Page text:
An Analysis of Zora Neale Hurston’s Their Eyes Were Watching God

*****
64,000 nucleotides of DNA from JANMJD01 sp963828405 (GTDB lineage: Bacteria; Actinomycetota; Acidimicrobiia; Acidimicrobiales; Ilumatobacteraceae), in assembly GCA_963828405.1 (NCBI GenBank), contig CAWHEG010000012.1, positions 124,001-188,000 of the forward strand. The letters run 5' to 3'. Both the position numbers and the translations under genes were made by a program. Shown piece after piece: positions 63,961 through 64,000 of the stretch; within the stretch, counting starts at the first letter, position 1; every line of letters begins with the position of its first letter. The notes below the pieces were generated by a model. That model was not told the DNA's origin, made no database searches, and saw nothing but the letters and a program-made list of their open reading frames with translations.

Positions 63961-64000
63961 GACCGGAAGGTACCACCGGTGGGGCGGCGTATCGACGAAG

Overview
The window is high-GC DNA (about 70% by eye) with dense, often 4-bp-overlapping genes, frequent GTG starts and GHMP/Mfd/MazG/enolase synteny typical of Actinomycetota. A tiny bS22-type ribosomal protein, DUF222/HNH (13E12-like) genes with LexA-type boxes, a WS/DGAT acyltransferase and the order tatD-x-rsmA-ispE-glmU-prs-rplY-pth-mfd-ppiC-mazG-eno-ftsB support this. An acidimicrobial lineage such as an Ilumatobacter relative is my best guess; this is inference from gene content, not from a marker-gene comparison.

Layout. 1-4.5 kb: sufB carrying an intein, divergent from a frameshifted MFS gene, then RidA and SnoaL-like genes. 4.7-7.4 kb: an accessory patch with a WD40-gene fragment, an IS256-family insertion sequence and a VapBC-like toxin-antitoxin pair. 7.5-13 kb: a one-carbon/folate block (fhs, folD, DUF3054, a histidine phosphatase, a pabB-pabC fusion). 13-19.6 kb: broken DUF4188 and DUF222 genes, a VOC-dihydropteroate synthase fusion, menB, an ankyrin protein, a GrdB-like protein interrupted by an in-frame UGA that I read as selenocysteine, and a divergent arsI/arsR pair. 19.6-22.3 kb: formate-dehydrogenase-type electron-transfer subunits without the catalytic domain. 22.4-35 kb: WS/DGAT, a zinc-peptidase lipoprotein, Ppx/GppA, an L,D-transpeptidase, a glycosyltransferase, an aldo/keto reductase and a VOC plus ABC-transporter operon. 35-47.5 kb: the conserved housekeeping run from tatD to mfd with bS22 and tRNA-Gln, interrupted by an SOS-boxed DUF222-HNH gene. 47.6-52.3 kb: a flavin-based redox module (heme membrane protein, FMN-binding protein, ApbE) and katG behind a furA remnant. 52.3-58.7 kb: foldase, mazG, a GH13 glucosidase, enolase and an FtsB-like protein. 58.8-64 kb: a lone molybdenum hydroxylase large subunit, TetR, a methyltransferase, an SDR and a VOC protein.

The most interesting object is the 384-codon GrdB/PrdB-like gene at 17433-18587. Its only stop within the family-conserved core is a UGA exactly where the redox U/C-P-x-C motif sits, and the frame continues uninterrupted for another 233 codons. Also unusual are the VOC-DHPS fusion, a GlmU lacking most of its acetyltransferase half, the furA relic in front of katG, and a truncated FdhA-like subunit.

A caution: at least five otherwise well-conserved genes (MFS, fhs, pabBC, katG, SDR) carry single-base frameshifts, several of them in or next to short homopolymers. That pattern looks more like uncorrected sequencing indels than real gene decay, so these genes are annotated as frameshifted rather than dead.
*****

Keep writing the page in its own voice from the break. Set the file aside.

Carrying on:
What should one expect to find in a woman whose life has been turned upside down and has been through the trials and tribulations of life itself and love. Janie Mae Crawford is a woman who learned how to gain acceptance of the life that she has lived because for so long she felt like she wasted her life by trying to please others. Nonetheless, at the ripe age of sixteen Janie was forced to get married to an elderly man in whom her grandmother believed would be great at providing and protecting her. Now, some might believe that by being married at such a young age, would bound Janie from having freedom but instead marriage has led Janie into becoming mature. Yet, Janie was still a teenage girl who looked and listened to the sounds of nature and felt serene in her soul because she connected better with nature than she did with man. Still, as time passes by, Janie realized that a change needed to occur in her life because she could no longer shut her dreams, and aspirations down to please her husbands’ thoughts and visions. Throughout Janie’s first two marriages she was still in need of living her life in a way where she can be openminded, free in spirit, and unrestrained. Over time, Janie eventually found that freedom in a man named Tea Cake, who provided her with the love that she have always thirsted for and the adventure in life that she longed for. In Zora Neale Hurston’s, Their Eyes Were Watching God demonstrates the selfhood, change, and acceptance of life from a woman named Janie Mae Crawford. The growth of Janie Mae Crawford into selfhood presents maturity and change in the sense of independence. We can all identify that ever since Janie had gotten married ...
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